The European Parliament tonight voted to approve Miguel Arias Cañete as the new EU Commissioner for Climate and Energy in what Friends of the Earth Europe has described as a victory for polluting industry and vested interests.
Members of the Parliament's environment and industry committees voted to approve Mr Cañete's appointment as the EU's top civil servant for climate change in a secret ballot.
MEPs voted against another Commissioner-designate – Alenka Bratušek – who was named as Commissioner and Vice-President for Energy Union.
Miguel Arias Cañete, the Spanish politician nominated as the new EU Commissioner for Climate and Energy, faced tough questioning from MEPs in his parliamentary hearing this evening.
Ahead of his hearing Friends of the Earth Europe revealed fresh evidence about his links to the oil industry and his long history of conflicts of interest, and there was growing public opposition to his appointment.
This October, European leaders will be setting Europe's climate and energy targets for the next sixteen years. The targets proposed so far by the European Commission (30%) are disappointingly low and seriously unambitious. Friends of the Earth Europe is calling for three, binding, ambitious targets.
One such target is energy efficiency. Below, we looked at how these targets impact the climate, economy, employment and energy security, using the European Commission's official projections.
Yesterday's climate summit in New York was a historic moment with 400 000 people demanding climate justice on the streets outside, more than 2 800 events organised by citizens in 166 countries worldwide, and 120 heads of state agreeing to action on climate change. Yet real action from the European Union – amongst others – was curiously missing.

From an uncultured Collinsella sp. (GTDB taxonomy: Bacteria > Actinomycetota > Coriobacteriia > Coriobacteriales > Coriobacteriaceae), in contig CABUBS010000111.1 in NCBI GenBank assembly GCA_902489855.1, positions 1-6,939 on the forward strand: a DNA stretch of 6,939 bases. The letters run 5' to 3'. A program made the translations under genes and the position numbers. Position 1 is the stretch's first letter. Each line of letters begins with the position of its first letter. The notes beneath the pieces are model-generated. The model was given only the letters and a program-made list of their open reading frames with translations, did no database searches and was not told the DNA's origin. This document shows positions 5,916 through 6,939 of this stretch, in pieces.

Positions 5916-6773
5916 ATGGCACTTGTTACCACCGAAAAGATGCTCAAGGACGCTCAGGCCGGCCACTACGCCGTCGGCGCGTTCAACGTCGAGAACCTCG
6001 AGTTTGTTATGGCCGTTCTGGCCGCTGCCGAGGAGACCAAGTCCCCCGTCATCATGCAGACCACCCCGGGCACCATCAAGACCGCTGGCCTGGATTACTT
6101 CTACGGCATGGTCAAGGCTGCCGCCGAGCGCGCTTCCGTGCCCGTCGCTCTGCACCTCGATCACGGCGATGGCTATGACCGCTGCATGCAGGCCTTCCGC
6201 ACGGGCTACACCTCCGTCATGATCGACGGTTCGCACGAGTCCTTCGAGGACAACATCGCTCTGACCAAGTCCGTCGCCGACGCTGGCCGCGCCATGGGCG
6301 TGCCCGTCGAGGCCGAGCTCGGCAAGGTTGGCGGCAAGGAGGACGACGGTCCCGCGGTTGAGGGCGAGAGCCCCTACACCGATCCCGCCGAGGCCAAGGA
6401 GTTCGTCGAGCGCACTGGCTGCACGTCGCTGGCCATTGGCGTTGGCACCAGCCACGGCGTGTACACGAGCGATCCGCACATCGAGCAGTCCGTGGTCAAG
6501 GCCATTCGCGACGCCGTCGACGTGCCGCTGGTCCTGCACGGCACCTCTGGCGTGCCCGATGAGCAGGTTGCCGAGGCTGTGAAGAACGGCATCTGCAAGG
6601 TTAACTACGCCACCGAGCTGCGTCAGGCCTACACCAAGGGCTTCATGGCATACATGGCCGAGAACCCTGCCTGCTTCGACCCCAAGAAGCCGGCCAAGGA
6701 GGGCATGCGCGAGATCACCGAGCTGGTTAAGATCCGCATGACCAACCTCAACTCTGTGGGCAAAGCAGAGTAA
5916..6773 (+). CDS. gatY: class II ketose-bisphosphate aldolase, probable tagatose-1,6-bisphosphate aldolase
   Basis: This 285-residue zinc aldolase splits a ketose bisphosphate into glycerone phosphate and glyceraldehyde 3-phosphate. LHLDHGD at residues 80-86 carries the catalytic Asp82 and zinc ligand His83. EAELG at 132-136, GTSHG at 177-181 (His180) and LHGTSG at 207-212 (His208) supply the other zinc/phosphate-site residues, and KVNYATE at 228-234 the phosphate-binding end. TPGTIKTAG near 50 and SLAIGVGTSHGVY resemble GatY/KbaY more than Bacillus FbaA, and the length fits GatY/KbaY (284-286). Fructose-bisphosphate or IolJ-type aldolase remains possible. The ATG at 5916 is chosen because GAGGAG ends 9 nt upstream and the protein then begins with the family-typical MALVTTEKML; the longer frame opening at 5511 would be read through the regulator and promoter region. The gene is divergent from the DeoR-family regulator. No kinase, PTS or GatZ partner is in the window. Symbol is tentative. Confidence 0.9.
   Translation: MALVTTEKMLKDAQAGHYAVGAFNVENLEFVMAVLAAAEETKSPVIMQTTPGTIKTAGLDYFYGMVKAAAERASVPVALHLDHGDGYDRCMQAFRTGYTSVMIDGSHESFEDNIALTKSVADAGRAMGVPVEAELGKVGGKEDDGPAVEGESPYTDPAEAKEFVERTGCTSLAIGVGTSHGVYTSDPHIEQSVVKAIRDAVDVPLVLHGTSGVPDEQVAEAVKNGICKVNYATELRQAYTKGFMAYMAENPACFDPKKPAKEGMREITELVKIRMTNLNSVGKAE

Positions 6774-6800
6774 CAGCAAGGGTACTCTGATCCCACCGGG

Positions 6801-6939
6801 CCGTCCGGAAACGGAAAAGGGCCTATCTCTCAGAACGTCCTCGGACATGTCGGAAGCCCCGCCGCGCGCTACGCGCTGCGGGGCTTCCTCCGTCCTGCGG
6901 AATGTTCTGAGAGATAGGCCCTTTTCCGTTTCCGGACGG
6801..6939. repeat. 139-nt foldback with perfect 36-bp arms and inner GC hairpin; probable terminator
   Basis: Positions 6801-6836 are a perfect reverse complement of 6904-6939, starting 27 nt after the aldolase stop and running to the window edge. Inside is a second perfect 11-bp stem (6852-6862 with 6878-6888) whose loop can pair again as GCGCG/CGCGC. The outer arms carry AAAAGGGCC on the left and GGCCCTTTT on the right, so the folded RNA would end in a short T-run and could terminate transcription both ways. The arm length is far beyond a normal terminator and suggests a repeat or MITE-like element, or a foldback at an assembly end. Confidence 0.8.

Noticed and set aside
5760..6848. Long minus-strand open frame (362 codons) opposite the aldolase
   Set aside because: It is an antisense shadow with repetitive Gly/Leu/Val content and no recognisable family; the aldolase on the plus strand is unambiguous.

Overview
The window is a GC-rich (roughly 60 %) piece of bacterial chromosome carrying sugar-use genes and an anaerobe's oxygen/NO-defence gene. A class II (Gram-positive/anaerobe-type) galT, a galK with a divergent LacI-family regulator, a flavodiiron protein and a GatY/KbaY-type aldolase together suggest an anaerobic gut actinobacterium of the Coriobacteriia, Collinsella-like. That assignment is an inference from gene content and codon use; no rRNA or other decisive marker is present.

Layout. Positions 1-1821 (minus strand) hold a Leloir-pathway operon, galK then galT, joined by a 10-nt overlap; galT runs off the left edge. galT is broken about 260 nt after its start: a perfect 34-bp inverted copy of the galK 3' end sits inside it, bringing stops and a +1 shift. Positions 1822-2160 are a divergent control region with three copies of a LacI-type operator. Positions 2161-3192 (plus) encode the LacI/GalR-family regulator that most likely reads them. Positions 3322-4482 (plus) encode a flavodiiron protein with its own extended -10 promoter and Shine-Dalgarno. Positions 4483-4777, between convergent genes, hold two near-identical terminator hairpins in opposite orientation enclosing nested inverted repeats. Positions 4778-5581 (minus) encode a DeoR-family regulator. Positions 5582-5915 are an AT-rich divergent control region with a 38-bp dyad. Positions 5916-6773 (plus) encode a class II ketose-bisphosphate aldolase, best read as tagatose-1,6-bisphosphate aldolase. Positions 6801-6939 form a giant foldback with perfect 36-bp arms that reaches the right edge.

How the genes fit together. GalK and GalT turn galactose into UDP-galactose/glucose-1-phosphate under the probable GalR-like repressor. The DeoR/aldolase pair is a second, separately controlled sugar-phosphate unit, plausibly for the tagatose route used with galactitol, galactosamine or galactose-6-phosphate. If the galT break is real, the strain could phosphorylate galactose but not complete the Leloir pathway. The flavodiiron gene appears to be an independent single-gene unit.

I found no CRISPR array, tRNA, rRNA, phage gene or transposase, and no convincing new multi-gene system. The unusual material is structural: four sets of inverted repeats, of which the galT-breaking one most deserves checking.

European Commission President Barroso indicated that the EU is set to continue its business as usual approach to meeting its climate responsibilities, with EU climate targets for 2030 set to be agreed in October.
Days before the biggest-ever meeting of world leaders gather for climate talks in New York hundreds of thousands marched around the world to demand climate justice, standing with climate and dirty energy-affected communities worldwide.
However, Friends of the Earth Europe is concerned that the September 23 'talk shop' will only see leaders fiddling with flimsy pledges instead of setting the groundwork for an ambitious international climate agreement
The line-up of new European Commissioners nominated to be the European Union's most senior civil servants for the next five years was announced yesterday.
A leaked European Union document published today by the Washington Post exposes the dangerous direction the trade deal between the U.S. and the EU is taking when it comes to raw material and energy.
Finland and Denmark have recently become the latest countries to adopt binding climate laws.
In June, measures were agreed in Copenhagen to move the country towards a low-emissions society by 2050, while the Finnish government committed to 80% CO2 reductions by 2050.
With EU Sustainable Energy Week running from today until until Friday 27th June, Friends of the Earth Europe has gathered examples of community energy initiatives across Europe to highlight the benefits these projects can bring to individuals, communities, and the planet.
Friends of the Earth Europe, alongside other civil society groups, symbolically returned to the International climate talks today. The talks resumed in Bonn, Germany on Monday, the first session since a broad section of civil society walked out of the negotiations in Warsaw last year – in solidarity with those affected by climate change, and in protest over the corporate capture of the talks and the lack of ambition.